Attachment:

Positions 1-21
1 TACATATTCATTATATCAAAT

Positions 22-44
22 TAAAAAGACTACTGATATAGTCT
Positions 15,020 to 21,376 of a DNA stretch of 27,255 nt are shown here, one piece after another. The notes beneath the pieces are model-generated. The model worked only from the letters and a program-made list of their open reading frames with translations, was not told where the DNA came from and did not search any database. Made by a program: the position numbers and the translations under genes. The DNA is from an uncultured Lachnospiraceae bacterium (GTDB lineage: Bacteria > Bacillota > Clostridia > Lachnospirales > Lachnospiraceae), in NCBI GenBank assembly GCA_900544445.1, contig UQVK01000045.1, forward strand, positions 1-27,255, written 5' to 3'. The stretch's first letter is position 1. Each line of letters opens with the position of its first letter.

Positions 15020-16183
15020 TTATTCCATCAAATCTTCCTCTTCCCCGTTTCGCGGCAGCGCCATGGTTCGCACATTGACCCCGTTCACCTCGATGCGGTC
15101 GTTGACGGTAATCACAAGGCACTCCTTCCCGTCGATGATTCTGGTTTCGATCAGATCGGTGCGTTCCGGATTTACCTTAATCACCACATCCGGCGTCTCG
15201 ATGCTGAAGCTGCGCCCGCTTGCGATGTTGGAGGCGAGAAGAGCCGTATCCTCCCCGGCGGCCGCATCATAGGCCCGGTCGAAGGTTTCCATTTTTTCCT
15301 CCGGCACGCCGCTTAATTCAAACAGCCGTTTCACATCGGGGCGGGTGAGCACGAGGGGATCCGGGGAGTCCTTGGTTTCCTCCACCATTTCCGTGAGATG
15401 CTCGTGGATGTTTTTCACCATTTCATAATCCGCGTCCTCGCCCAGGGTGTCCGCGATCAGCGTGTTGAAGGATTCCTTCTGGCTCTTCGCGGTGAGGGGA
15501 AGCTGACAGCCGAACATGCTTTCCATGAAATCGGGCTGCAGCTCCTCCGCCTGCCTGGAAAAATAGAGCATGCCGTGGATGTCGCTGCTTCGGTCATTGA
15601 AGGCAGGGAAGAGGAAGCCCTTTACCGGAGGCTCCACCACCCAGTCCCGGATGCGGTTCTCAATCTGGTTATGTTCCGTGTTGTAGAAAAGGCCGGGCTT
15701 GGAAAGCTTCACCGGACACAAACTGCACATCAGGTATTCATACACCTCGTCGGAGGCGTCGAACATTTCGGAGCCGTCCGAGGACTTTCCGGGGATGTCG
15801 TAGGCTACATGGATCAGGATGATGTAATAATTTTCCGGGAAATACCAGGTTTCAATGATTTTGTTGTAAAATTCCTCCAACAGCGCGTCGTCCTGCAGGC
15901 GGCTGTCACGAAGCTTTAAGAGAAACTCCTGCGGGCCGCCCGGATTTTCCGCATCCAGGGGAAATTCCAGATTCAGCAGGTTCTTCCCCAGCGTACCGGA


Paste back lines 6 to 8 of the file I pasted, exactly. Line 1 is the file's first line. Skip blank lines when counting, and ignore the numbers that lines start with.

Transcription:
Positions 15020-16183
15020 TTATTCCATCAAATCTTCCTCTTCCCCGTTTCGCGGCAGCGCCATGGTTCGCACATTGACCCCGTTCACCTCGATGCGGTC
15101 GTTGACGGTAATCACAAGGCACTCCTTCCCGTCGATGATTCTGGTTTCGATCAGATCGGTGCGTTCCGGATTTACCTTAATCACCACATCCGGCGTCTCG